What Are Canker Sores?
Canker sores, also called aphthous ulcers, are small, shallow lesions that develop on the soft tissues of your mouth or at the base of your gums. Unlike cold sores, they do not occur on the surface of your lips and are not contagious. They can be painful and make talking difficult.
Signs and Symptoms: Most canker sores are round or oval with a white or yellow center and a red border. They form inside your mouth--on or under your tongue, inside your cheeks or lips, at the base of your gums, or on your soft palate. You may notice a tingling or burning sensation a day or two before they actually appear. They are more common in women.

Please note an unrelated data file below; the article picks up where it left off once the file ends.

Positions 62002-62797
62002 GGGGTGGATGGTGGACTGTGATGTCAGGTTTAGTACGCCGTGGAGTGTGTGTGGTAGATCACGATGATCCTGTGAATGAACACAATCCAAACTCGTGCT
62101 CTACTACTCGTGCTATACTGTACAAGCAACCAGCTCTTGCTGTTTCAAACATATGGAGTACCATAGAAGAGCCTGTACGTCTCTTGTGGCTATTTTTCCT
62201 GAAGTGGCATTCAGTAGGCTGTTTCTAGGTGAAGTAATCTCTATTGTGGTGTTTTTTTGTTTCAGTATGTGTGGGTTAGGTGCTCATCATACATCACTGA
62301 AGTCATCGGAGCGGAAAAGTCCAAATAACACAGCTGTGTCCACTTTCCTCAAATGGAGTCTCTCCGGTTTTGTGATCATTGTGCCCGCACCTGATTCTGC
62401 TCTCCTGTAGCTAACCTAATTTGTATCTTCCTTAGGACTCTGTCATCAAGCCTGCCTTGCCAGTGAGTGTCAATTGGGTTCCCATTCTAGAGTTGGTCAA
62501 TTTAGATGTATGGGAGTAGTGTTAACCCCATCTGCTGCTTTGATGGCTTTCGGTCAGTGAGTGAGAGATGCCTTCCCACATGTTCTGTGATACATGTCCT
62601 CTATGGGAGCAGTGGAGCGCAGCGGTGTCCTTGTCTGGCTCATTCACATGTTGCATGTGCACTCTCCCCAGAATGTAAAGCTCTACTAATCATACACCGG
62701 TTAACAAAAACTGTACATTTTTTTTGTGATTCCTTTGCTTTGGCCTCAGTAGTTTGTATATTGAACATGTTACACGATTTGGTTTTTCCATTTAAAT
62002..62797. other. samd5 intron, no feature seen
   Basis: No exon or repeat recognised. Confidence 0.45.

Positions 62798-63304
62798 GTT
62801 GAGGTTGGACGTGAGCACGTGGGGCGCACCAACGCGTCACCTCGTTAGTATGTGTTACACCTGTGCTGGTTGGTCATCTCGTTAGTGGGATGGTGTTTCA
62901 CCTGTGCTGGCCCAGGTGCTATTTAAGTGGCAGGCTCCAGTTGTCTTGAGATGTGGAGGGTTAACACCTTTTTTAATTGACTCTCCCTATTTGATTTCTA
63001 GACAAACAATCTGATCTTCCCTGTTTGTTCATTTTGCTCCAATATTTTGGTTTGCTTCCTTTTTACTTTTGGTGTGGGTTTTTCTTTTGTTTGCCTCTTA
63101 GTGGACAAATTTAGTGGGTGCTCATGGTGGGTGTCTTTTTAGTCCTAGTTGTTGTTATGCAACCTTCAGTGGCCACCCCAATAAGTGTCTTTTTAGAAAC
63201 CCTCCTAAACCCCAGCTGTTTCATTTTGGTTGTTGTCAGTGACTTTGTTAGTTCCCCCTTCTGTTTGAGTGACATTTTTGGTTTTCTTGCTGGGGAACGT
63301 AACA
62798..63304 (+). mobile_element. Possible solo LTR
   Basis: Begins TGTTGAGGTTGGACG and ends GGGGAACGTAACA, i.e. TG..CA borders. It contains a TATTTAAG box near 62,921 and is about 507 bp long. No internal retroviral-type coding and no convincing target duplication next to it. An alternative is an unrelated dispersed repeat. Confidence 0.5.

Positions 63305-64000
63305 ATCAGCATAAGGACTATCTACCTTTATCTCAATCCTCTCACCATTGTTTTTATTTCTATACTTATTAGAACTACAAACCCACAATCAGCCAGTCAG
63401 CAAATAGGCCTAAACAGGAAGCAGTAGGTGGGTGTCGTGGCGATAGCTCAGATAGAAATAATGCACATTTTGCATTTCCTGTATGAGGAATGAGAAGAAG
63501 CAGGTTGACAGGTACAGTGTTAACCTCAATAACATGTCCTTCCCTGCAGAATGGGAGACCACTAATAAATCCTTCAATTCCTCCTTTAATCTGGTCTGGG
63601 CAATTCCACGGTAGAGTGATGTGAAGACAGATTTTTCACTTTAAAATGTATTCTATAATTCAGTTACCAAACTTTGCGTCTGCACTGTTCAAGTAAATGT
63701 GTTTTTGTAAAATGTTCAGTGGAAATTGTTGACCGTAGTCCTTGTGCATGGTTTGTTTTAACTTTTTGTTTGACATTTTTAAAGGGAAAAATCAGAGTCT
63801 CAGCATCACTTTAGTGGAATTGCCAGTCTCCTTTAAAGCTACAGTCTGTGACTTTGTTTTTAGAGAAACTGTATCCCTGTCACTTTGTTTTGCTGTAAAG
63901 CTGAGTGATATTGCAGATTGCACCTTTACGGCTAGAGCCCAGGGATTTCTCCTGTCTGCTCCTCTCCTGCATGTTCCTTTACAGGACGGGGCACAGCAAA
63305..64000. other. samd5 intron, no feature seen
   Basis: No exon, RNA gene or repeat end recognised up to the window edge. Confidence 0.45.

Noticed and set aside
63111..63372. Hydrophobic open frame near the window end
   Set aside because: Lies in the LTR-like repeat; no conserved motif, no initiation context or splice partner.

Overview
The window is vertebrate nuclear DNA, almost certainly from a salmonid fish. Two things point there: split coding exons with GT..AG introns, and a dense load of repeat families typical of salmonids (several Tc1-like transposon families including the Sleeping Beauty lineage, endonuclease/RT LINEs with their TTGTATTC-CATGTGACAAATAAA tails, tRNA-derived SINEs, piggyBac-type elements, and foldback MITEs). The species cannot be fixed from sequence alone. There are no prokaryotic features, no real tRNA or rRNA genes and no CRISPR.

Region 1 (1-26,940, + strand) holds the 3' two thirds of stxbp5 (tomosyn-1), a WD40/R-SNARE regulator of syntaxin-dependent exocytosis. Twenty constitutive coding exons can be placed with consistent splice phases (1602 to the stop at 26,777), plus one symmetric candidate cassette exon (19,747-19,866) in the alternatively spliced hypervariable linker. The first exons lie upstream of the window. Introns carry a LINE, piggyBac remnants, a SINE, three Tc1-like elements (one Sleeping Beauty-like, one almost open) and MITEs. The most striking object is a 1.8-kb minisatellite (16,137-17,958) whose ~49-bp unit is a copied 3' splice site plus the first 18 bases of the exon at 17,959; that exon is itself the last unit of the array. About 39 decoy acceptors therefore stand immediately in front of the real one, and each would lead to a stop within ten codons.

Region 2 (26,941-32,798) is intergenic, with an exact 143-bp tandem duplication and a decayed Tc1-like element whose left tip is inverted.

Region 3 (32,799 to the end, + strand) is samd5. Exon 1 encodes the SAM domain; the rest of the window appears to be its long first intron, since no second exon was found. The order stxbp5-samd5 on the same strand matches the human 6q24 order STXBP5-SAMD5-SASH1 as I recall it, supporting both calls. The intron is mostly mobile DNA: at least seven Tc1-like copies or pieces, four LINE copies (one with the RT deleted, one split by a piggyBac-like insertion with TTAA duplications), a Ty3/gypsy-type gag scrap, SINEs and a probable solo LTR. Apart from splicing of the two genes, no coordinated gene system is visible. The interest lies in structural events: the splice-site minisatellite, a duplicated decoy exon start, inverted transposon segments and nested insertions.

Recurrent Canker Sores
One-third of people with recurrent canker sores have a family history of the disorder. Minor canker sores are usually small, oval and heal without scarring in one or two weeks. Major canker sores are less common. They are larger and deeper, have irregular edges and may take up to six weeks to heal and can leave extensive scarring. Herpetiform canker sores usually develop later in life and are pinpoint in size, often occur in clusters of 10 to 100, have irregular edges and heal without scarring in one to two weeks.
Source: Mayo Clinic
Robert G. Tupac, DDS, FACP, Inc.,
Diplomate, American Board of Prosthodontics
(661) 325-1275 | www.drtupac.com
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